It would be wise to replace the majority of your daily liquid intake with SuperWater, otherwise known as "Tea". Specifically Tulsi Tea, warm or chilled (up to you, just don't reheat chilled tea in a microwave cuz microwaves suck ass), and preferably with fresh ginger added in too.
The principle mistake of the untrained when embarking on a path of training is to attempt to rush the process. In the time I've spent on my path, this very mistake has led to three separate injuries that all knocked me off my path for weeks to months while they healed. I'd passionately hop back on my path when I was ready to go again, and push myself as hard as I could to regain my previous capacities. . . only to hurt something else. It took me three injuries to learn this simple lesson. If you're smart, you won't need to suffer from any.
How do animals develop natural resistance to environmental pathogens? By looking at a basic form of invertebrate, a common fruit fly (Drosophila melanogaster), and its' relationship to a host-specific parasitic virus, a better understanding of how the animal kingdom adapts to pathogens can be gained.
One must be able to internalize, and fully grasp on the most fundamental of levels, that what our culture calls “science” is an abomination compared to what the founders of this concept were initially Enlightening the world to. There is indeed still beautiful and amazing science being done; yes, but as a whole one must assess the reason why the majority of science is being done in the first place. What is our culture’s motivation for scientific progression?
My aim with the first part of this paper is to convince you that capitalism is an ethically inferior economic mold, and to then introduce the concept of a new economic structure that, in theory, may be able to solve the myriad moral issues encountered by capitalism. To many Americans capitalism is the sacred cow of our culture, and any criticism of it or its’ primary components must be “communist”, “socialist”, or “anarchist”, because such terms are considered bad in our culture and anything not capitalism is assumed to be bad, thus further introspection is prematurely halted. Obviously I object to this line of reasoning, and propose that although it was a sufficient upgrade from other preexisting economic systems of the time, capitalism isn’t a sufficient system for the society of today. There are numerous gaps that exist between theory and practice with every economic system. In the case of modern capitalism, these gaps are bursting open with human suffering. Capitalism was adopted in a time where the limits of natural resources and manpower seemed remote. Thus, efficiency of resource allocation and usage was not considered with an appropriate amount of merit. Since the country is currently experiencing very real and finite forms of ecological and economic issues, it stands to reason that perhaps our economic structure should be upgraded accordingly to better compliment modern reality; in some cases one might even find it to be morally imperative to do so. Again, since there are always differences between theory and practice, the alternative economic mold that I present later in this paper is of course liable to criticisms, but at the very least it may be a theoretical step in the right direction.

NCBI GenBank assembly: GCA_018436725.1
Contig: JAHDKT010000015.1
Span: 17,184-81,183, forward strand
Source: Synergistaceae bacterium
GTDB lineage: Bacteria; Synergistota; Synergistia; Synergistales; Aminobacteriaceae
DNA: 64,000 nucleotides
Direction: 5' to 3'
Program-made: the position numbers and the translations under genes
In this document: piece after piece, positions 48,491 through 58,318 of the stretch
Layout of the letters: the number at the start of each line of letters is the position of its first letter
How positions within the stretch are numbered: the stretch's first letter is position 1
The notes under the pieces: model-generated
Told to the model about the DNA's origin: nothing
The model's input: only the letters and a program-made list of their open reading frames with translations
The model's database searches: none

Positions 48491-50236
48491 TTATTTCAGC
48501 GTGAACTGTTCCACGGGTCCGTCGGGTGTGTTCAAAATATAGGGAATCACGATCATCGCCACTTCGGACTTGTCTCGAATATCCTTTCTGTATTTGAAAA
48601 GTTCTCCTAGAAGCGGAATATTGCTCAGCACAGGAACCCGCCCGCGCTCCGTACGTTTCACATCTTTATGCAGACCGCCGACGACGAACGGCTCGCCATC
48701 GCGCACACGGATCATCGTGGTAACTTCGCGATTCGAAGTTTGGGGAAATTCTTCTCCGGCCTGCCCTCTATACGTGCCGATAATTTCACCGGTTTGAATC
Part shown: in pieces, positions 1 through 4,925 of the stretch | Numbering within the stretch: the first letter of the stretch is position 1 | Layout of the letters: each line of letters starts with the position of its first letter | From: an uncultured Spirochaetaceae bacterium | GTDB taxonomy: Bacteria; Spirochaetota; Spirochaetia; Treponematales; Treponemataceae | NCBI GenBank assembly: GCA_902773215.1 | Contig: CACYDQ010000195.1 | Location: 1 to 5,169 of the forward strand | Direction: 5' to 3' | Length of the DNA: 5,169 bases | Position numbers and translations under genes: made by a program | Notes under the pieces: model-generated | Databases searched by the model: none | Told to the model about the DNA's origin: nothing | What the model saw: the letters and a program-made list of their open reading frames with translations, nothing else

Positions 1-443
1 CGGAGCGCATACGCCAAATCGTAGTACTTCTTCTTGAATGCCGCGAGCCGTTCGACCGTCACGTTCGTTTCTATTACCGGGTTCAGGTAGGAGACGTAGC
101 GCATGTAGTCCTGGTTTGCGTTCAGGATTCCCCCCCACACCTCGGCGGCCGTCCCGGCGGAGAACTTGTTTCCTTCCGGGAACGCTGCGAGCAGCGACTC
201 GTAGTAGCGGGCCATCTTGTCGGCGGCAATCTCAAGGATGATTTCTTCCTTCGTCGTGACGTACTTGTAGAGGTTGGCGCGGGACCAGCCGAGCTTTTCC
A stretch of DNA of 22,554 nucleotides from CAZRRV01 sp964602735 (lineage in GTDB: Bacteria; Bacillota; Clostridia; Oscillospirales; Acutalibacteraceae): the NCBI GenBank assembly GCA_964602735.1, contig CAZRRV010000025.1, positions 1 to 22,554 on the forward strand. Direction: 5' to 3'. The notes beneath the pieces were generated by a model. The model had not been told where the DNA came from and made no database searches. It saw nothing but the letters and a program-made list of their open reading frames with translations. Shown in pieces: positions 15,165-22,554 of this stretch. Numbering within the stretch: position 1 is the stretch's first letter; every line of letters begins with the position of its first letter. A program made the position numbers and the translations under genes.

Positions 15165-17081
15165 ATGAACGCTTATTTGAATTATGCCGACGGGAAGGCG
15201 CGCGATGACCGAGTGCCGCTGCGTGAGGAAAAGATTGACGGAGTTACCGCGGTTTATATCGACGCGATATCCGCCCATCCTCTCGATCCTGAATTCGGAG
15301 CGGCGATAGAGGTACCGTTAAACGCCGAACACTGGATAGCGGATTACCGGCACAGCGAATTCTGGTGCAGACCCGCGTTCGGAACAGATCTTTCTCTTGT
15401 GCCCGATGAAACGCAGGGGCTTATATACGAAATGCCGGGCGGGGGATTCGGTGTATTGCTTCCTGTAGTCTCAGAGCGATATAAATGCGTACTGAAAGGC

With regards to transitional justice, the dimension of time is important in three primary ways. First, in relation to retributive mechanisms, time is often a limiting factor. If the goal is to punitively punish perpetrators of violence, the practical question of how long such a process would actually take needs to be asked. Second, time plays a role in attaining reconciliation between perpetrators and their victims. The ability for cultures to arrive at a state of reconciliation tends to increase as time progresses because it allows for the repair of relationships and overall social infrastructure. Finally, time must be recognized for its role in the formation of collective memory. How members of a culture talk about and remember their experiences in connection with the experiences of those around them forms a gestalt conceptualization of what took place and how it was resolved, and this conceptualization has the capacity to change over time as conditions continue to evolve. In brief, transitional justice institutions need to consider time’s impact on retribution, reconciliation, and time’s role in the formation of collective memory.